Gold price slide amid risk-on mood, upcoming US data

  • Gold falls 1%, retreating from $2,350, despite typically supportive lower US Treasury yields.
  • US economic events, including inflation data and a speech by Fed Chair Powell, are poised to influence markets.
  • Fed Vice-Chairman Jefferson was hawkish, stressed importance of driving inflation toward 2% target.

Gold prices retreated sharply on Monday from near $2,350 even though US Treasury yields declined, undermining appetite for the Greenback. Traders brace for a busy economic docket in the United States (US) led by the release of inflation figures, Retail Sales, and the May 14 speech of Federal Reserve (Fed) Chair Jerome Powell.

Earlier on Monday, Fed Vice-Chairman Philip Jefferson addressed the media in a Q&A session at the Cleveland Fed. He said, “We continue to look for additional evidence that inflation is going to return to our 2% target.”

The XAU/USD trades at $2,336, down 1% amid a risk-on impulse. Wall Street continues to post gains. Recent labor market data, such as April’s Nonfarm Payrolls and last week’s Initial Unemployment Claims, could pressure the Fed. In its latest monetary policy statement, officials recognized that the risks to achieving the Fed’s dual mandate of fostering maximum employment and price stability have become more balanced over the past year.

Meanwhile, the US Bureau of Labor Statistics (BLS) is expected to release the producer and consumer inflation data for April on May 14 and 15. If price pressures reaccelerate, the Fed can hold rates “higher for longer.”

Daily digest market movers: Gold falls as US data could influence Fed’s rate path

  • Gold prices fell amid lower US Treasury yields and a strong US Dollar. The US 10-year Treasury note yields 4.479% and is down two basis points (bps) from its opening level. The US Dollar Index (DXY), which tracks the Greenback’s performance against six other currencies, falls 0.10% to 105.20.
  • The Producer Price Index (PPI) for April is expected to be at 0.3% MoM, a tenth above the prior month’s number. Core PPI is foreseen at 0.2% MoM, unchanged compared to March.
  • April’s Consumer Price Index (CPI) is projected to remain unchanged compared to March’s reading at 0.4% MoM. The Core CPI is expected to resume its lower trend from 0.4% in March to 0.3% MoM.
  • Investors are eyeing Fed Chair Jerome Powell’s speech on May 14.
  • Further data will be featured during the week, led by Retail Sales on May 15, Initial Jobless Claims, and Industrial Production on May 16.
  • The New York Federal Reserve released its monthly Survey of Consumer Expectations on Monday, showing that the year’s inflation expectations increased to 3.3% vs. 3% in March. The data came after the University of Michigan Consumer Sentiment poll showed that inflation expectations for a one-year outlook rose from 3.2% to 3.5%.
  • Interest rate cut expectations toward the end of the year remain at 34 basis points (bps), according to data provided by the Chicago Board of Trade (CBOT).

Technical analysis: Gold price tumbles below $2,350 with bears eyeing $2,300

The uptrend in the Gold price remains intact, even though from a technical perspective the formation of a quasi Shooting Star candlestick pattern followed by a bearish Belt Hold line opened the door for a leg down. Although momentum favors buyers, the short term is aiming lower, meaning they’re losing traction.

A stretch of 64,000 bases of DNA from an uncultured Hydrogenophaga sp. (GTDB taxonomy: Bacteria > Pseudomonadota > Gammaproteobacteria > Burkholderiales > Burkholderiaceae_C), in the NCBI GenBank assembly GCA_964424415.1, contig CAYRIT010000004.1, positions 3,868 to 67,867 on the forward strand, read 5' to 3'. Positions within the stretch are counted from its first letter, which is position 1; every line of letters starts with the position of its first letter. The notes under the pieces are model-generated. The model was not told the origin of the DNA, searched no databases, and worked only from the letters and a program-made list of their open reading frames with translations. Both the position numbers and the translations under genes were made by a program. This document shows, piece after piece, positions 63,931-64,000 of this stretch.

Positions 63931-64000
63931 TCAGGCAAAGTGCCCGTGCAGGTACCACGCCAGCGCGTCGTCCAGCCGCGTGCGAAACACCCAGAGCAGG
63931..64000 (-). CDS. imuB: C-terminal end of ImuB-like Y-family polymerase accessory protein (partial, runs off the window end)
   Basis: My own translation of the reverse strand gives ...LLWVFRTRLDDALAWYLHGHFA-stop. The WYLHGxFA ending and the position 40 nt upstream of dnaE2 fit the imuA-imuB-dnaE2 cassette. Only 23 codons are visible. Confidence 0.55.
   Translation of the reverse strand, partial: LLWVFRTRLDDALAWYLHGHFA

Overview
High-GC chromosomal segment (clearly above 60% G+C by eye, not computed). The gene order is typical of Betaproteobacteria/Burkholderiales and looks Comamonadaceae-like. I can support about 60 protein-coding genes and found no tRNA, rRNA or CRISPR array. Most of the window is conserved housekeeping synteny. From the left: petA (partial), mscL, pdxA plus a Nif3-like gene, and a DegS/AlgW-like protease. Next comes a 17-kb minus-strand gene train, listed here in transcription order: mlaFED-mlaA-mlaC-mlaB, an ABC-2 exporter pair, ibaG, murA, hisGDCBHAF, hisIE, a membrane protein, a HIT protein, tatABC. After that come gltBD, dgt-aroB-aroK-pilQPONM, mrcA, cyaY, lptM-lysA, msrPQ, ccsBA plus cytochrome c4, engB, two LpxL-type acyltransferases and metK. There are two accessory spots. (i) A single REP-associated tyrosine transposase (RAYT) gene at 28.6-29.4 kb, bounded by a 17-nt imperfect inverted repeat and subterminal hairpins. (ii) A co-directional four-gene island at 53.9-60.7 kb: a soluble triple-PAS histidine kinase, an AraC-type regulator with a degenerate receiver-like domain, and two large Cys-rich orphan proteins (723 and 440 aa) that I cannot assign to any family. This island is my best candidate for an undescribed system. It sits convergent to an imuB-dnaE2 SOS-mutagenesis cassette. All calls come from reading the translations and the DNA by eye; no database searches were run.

Hence, XAU/USD’s first support would be the May 9 low of $2,306, followed by the $2,300 figure. Once cleared, the next stop would be the 50-day Simple Moving Average (SMA) at $2,249.

On the other hand, if buyers reclaim $2,359, look for a test of the April 26 high at $2,352. A breach of the latter would expose the $2,400 figure, immediately followed by the April 19 high at $2,417 and the all-time high of $2,431.

Gold FAQs

Gold has played a key role in human’s history as it has been widely used as a store of value and medium of exchange. Currently, apart from its shine and usage for jewelry, the precious metal is widely seen as a safe-haven asset, meaning that it is considered a good investment during turbulent times. Gold is also widely seen as a hedge against inflation and against depreciating currencies as it doesn’t rely on any specific issuer or government.

Central banks are the biggest Gold holders. In their aim to support their currencies in turbulent times, central banks tend to diversify their reserves and buy Gold to improve the perceived strength of the economy and the currency. High Gold reserves can be a source of trust for a country’s solvency. Central banks added 1,136 tonnes of Gold worth around $70 billion to their reserves in 2022, according to data from the World Gold Council. This is the highest yearly purchase since records began. Central banks from emerging economies such as China, India and Turkey are quickly increasing their Gold reserves.

Gold has an inverse correlation with the US Dollar and US Treasuries, which are both major reserve and safe-haven assets. When the Dollar depreciates, Gold tends to rise, enabling investors and central banks to diversify their assets in turbulent times. Gold is also inversely correlated with risk assets. A rally in the stock market tends to weaken Gold price, while sell-offs in riskier markets tend to favor the precious metal.

The price can move due to a wide range of factors. Geopolitical instability or fears of a deep recession can quickly make Gold price escalate due to its safe-haven status. As a yield-less asset, Gold tends to rise with lower interest rates, while higher cost of money usually weighs down on the yellow metal. Still, most moves depend on how the US Dollar (USD) behaves as the asset is priced in dollars (XAU/USD). A strong Dollar tends to keep the price of Gold controlled, whereas a weaker Dollar is likely to push Gold prices up.

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